Find a place that is away from heat sources or cold drafts to prevent exposing your calathea plant to thermal shock.

Thermometers are a good way to monitor the air temperature around your calathea and see if there are any adjustments needed to ensure that your calathea is comfortable in its environment.

The temperature range that calathea plants can tolerate is easily recreated in our homes, but there can be sudden deviations that we might not think could affect calatheas, such as turning the AC on or opening a window during the winter, and exposing the plant to a cold draft.

Bad Watering Routine

When I say bad watering routine, I mean either watering in excess or underwatering. Both extremes can cause the leaves of your calathea to curl, but of the two, underwatering will more often lead to curling leaves. Still, overwatering is the more dangerous of the two.

Calathea plants enjoy moisture, but some will take this to mean that they should frequently water their calathea, and frequently may mean something different for different folks.

When watering these plants, a good thing to guide yourself after is the state of the potting medium. Calatheas prefer damp soil. Extremes like soggy soil will without doubt cause root rot, while soil that’s too dry will cause the leaves to curl.

The top of the soil can slightly dry out between waterings, but sticking your fingertip into the soil should still reveal some level of moisture beneath the surface.

Avoid having standing water at the base of the pot, make sure the water you use is room temperature, and check on the plant every other day to see if it needs watering.

During winter, you will need to reduce the frequency of watering, but continue to check the soil and let it guide you — along with the health status of the leaves — in correctly watering your calathea.

By developing a good eye for assessing the state of the potting medium, you’ll easily prevent extremes in your watering routine.

Water Quality Issues

I mentioned that you should use ambient temperature water to avoid shocking the plant. Likewise, you should also know that water that is rich in minerals, salts or hard water can also cause leaf problems including curling.

If you have information about the quality of your tap water — you can ask your water provider for a water report to check the different levels of minerals in your water and other substances — you will be able to tell if hard water may be causing these issues.

If you don’t have any information about the quality of your tap water, and you’ve ruled out all other possible causes I discussed in this article, you may use distilled or bottled water for a while to see if things change.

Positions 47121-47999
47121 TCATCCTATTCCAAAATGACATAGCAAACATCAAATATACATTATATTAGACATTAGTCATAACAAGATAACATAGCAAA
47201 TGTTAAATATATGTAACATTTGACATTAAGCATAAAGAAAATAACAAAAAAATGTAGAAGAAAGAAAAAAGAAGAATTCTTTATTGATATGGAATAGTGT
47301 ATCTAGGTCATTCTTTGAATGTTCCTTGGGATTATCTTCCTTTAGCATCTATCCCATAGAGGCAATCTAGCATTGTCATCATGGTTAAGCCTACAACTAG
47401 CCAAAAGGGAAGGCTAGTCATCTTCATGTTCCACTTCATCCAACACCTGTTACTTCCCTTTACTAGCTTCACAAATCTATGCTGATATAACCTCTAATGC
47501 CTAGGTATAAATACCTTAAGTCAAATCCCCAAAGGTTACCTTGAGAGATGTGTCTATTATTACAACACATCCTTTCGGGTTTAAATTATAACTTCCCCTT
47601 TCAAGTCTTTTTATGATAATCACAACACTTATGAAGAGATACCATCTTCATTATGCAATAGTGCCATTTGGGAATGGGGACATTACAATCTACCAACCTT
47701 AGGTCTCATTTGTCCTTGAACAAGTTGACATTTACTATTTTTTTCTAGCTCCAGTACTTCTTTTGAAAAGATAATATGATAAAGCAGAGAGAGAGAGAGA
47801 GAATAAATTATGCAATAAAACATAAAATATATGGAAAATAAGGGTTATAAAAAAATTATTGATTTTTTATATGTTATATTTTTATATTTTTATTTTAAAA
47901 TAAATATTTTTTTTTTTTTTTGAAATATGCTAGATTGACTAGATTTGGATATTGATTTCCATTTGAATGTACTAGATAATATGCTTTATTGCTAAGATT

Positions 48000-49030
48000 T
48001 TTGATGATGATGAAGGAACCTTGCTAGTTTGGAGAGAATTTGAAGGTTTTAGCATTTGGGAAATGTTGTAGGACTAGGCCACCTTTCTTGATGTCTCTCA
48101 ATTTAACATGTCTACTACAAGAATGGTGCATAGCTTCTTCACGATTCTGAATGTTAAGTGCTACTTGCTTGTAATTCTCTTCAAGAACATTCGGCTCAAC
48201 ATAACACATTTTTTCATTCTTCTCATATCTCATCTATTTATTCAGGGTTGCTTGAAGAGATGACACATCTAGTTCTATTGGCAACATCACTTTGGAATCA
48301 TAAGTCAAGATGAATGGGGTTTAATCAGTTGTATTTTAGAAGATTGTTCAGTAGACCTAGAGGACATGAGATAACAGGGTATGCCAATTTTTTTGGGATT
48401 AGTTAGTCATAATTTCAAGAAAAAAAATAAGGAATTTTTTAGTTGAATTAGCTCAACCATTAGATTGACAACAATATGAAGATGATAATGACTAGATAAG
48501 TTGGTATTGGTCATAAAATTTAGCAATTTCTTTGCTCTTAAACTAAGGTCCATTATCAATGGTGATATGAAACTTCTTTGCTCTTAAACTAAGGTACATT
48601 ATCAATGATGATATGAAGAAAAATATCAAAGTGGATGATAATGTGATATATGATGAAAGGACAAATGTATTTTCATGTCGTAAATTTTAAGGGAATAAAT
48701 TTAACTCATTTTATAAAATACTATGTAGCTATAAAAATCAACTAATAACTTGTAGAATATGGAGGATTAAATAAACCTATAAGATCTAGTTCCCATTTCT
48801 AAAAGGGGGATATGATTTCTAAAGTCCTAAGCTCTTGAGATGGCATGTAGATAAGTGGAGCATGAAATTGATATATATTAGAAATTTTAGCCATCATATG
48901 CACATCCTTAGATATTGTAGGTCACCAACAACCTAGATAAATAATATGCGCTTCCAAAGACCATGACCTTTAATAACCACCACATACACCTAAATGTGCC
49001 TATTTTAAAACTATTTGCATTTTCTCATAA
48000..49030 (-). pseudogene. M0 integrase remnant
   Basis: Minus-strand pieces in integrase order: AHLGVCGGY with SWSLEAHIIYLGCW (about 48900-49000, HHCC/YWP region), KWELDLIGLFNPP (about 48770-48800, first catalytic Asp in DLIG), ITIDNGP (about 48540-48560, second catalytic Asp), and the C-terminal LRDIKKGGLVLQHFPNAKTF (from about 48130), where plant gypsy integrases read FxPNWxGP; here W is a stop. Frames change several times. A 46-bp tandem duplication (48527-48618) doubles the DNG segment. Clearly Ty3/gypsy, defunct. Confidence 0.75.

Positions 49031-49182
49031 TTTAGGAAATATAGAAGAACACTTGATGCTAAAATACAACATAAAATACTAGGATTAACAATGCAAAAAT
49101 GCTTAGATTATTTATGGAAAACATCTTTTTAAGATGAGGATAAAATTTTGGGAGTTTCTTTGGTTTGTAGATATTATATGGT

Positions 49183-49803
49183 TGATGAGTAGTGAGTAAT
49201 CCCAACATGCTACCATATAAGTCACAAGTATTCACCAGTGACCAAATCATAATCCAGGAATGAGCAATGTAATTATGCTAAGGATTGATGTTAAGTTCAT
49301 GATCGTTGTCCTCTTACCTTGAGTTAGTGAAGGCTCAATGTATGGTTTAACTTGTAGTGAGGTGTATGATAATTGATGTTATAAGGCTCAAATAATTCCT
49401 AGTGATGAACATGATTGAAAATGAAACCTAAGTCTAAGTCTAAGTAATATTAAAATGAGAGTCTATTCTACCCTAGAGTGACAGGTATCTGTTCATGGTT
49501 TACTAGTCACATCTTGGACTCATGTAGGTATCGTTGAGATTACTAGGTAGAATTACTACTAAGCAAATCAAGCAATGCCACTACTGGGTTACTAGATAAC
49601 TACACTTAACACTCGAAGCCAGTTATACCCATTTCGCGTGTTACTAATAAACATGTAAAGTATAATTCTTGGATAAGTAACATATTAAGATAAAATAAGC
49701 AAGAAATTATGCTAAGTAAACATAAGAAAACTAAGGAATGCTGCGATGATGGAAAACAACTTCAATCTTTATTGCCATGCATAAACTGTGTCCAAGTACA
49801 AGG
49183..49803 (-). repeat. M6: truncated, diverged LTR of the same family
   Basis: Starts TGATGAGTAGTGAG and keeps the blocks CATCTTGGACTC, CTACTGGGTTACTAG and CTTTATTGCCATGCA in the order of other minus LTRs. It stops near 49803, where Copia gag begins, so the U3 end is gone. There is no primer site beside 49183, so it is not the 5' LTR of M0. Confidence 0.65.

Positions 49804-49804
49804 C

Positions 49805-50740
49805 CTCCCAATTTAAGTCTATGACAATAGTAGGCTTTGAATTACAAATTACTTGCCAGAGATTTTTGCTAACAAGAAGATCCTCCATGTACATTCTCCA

While distilled water or bottled water can be considered as good alternatives to tap water, I would recommend watering with rainwater if you can.

If leaves unfurl after switching from tap water to rainwater or other alternatives, it’s highly likely that the quality of your tap water was stressing your calathea plant.

I’d venture to say that low humidity is one of the most common causes of calathea leaves curling, but all of the above possible causes should also be examined and ruled out.

Whatever changes you make, monitor you calathea for a couple of days. Sometimes improvements will happen within a couple of hours (e.g. after misting if the air is dry, or watering if the soil is too dry), but sometimes it will take a couple of days to see changes in the state of your calathea, so you’ll need to be patient.


Calathea plants are sensitive to direct sun exposure, overwatering, low humidity, and other environmental factors that I discussed above.

Because curling leaves can be a symptom of all the things I discussed in this article, you’ll need to examine and rule out each possible case before you can zero in on the problem.

Except for root rot caused by overwatering, most of these issues can be easily remedied by making the necessary adjustments.

By understanding the exact needs of your calathea plant and working out an environment in which it can thrive, leaf curling can both be prevented and remedied.

Articles   Updated: June 18, 2022
avatar Hi, I'm Amy, a devoted horticulturist and the creator of PlantIndex.com, where I use my expertise to help beginners foster their green thumbs. My blog is a vibrant community where I unravel the complexities of gardening and share my profound love for nature.
Leave a Comment

Your email address will not be published. Required fields are marked *